Standing right in everybody’s path, I was about to pull on the first of two sweaters when I felt something liquid, and rather unpleasant, on my arm, beneath the sweatshirt. It wasn’t sweat . . . this had a different texture. As people exited past us, I rolled up my sleeve to check out what the trouble might be, Ruth peering over my shoulder, wondering what was holding me up. As I folded the tight, black fabric above my elbow, a monstrous, green substance, thick as rope, issued forth from the abscess like projectile vomit from the tiny mouth of an infant. It must have traveled a good three or four feet across the lobby, clinging to anything in its path: fur collars, suede handbags, chic tortoiseshell eyeglasses. None were spared . . . many were zapped. Those who weren’t directly hit had to deal with the chain-reactive puking which was taking place among some weak-stomached onlookers. Many ran to the curb out on 8th Street and bent over, clutching parking meters for support. Some couldn’t make it . . . watch out, alligator shoes! For her part, Ruth was in some lyrical dance of hysterics, somewhwat Native American in its manner. She seemed to be feeding on the delusion that I was an alien being. Everything happened so quick . . . I thought it was sort of funny at first. Then I realized the crowd was getting genuinely ugly: “By God, the boy is an alien . . . let’s kill him. Kill him, I say!ˆ” I ran off, knocking over a blind folk duet (guitar and autoharp), escaping finally down the mews off MacDougal Street.
oh lord, jim you definitely had it all. you were a triple threat in a new york kinda way: perfect shots from the half court, the novel, and keith richards guesting with yer band…..yeah you definitely had it all, and nothing lasts forever, kinda crazy you existed at all. it was 89′, or maybe even 90, or 91′ and i was on the road with rl – one of our blues guys. i slipped into a club to hear you read, a real douchey new york shush crowd fer sure. ill never forget it, you were hugely great. theres nothing like you happening now, nothing im aware of. and I waste my time wondering what im more grateful for the old blues guys or the road..
Fat Possum Records
The Jim Carroll Band – Catholic Boy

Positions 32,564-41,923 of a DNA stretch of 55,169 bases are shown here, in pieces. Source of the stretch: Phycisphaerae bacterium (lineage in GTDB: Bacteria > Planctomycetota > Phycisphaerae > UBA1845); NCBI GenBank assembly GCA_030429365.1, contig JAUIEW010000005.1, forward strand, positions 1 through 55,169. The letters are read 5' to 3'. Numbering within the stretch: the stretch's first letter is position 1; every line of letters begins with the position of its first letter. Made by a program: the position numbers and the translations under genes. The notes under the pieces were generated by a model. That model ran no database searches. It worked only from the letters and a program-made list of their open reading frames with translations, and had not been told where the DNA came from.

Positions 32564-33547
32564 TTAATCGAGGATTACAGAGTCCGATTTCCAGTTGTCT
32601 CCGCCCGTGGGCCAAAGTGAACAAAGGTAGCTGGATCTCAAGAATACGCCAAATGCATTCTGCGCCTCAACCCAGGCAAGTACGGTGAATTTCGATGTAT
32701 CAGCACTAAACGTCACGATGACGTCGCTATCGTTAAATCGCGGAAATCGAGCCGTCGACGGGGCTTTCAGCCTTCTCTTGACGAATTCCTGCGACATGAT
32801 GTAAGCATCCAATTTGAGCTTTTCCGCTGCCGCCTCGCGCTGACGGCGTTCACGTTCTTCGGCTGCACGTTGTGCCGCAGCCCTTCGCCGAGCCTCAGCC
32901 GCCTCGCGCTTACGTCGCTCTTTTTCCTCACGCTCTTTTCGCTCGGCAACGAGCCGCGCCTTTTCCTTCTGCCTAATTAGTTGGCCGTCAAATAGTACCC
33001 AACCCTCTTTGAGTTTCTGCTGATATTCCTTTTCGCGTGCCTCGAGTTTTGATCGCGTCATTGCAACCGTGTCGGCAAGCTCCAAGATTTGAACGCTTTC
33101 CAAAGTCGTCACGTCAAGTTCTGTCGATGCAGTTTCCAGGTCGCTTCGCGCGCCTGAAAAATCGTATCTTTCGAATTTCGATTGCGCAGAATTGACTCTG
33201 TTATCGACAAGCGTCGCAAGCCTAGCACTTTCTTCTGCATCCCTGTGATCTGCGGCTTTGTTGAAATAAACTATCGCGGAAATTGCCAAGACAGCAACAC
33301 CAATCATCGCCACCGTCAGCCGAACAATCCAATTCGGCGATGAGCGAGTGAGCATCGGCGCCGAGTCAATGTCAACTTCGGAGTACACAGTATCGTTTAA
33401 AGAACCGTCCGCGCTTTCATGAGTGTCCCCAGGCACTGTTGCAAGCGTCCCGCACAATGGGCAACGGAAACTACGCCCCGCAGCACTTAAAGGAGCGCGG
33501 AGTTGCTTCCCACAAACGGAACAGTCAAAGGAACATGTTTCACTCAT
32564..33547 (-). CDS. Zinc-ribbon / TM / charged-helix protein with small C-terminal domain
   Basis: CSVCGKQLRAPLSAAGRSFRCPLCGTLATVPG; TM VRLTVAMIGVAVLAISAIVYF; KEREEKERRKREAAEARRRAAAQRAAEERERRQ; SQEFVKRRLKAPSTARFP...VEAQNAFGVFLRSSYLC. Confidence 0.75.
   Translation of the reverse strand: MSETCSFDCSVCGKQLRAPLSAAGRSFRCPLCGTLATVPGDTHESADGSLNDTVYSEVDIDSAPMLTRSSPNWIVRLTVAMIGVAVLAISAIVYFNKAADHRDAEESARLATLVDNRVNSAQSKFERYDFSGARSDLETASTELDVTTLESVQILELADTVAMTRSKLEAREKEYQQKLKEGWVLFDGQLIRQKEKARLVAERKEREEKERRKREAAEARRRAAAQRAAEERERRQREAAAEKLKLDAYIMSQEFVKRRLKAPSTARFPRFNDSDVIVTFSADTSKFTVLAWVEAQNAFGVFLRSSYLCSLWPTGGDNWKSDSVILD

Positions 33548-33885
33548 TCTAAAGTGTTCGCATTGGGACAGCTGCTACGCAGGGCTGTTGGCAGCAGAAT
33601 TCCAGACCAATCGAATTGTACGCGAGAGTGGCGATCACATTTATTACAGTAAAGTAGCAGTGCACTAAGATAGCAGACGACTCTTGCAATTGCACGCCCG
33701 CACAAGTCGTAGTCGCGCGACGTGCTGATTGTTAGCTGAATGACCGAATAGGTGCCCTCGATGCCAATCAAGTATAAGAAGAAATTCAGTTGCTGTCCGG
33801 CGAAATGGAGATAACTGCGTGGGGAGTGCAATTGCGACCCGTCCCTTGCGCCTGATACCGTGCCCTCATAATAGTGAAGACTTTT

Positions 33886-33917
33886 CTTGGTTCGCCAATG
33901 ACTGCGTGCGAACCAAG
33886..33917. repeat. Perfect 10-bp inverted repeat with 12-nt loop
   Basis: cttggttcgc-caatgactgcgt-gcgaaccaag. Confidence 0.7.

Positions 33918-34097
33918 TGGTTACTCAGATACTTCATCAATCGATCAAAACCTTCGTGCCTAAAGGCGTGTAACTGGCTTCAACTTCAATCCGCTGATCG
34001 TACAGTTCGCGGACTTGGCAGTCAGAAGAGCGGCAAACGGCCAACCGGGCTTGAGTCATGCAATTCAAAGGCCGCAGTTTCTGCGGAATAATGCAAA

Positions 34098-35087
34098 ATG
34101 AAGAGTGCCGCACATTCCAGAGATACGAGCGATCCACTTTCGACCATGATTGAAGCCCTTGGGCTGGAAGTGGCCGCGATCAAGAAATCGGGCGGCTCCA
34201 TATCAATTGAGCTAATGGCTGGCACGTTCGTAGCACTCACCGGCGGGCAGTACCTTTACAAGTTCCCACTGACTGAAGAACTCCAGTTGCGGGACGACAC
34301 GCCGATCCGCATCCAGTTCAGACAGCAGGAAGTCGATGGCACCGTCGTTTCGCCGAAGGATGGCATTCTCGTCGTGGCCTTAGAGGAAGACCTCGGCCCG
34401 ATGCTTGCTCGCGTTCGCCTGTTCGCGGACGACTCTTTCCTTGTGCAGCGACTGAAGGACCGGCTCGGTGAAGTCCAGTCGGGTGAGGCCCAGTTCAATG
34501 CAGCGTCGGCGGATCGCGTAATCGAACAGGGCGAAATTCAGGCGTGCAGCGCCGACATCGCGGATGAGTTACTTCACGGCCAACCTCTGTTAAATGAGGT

In Stores December 06 on Fat Possum Records
Fat Possum Records are extremely proud to represent Jim Carroll’s catalog. We are offering a limited edition magenta color vinyl . The album will be in stores worldwide on December 06. You can listen to it on all streaming services. More to come in 2020.
Jim Carroll expressed the Bomb-fear anticipation, the optimistic nihilism and glittering darkness of the 1980s that we who were there felt even if we couldn’t communicate it ourselves. When John Lennon was assassinated in front of the Dakota in December 1980, “People Who Died” was one of the most-requested songs on FM radio, just after Lennon’s own “Imagine.” Steven Spielberg chose “People Who Died” to play during the opening scene of E.T. The Extra-Terrestrial. “People Who Died” tapped a mainline. It was a hit even before it was released, and, as Newsweek’s Barbara Graustark noted, it “propelled [Carroll] from underground status… to national attention as a contender for the title of rock’s new poet laureate.”
“People Who Died” wasn’t the only thing that sustained Carroll’s reputation. The first full-length article about him appeared in 1969, when Jim was 19, and he was featured in Rolling Stone as early as 1973–the same year, it was rumored, that he was nominated for a Pulitzer Prize at age 22. The 1980 release of Catholic Boy, along with the re-publication of his cult- classic book The Basketball Diaries, shot Jim and his band into the international spotlight. Catholic Boy, named the second-most-popular album of 1980 by BAM, is now considered one of the last great punk albums. Jim appeared with his band on the variety program Fridays, he was interviewed by Tom Snyder, and he was featured on the MTV series The Roots of Rock, hosted by Lou Reed. Cover stories appeared in Newsweek, New York, Creem, Interview, Melody Maker, Stereo Review, Rolling Stone, Variety, and Penthouse. Playboy even printed a cartoon in which the punchline was, “Ever since the advent of Jim Carroll, ‘I’m a Catholic junkie poet’ seems hipper than ‘What’s your sign.'”
The Jim Carroll Band’s success can be attributed to the powerful combination of pure rock ‘n’ roll with Carroll’s poetic sensibility and ability to write from his own experience, forging a style that articulates the relevance of the individual to the particular, the past to the present. Carroll once said, “There ain’t much time left, you’re born out of this insane abyss and you’re going to fall back into it, so while you’re alive you might as well show your bare ass,” and that’s exactly what he does. Musician, Player and Listener described Carroll as “a transformer, chanting and moaning his litany into something infinitely more palpable than symbols made of sounds.”
When reporters began lining up in droves, wondering, “What’s a Pulitzer Prize nominee doing fronting a rock band?” Carroll was already well-known in underground circles for having lived a life of mythic proportions. One writer observed, “Carroll has his own voice and sound and he earned it the hard way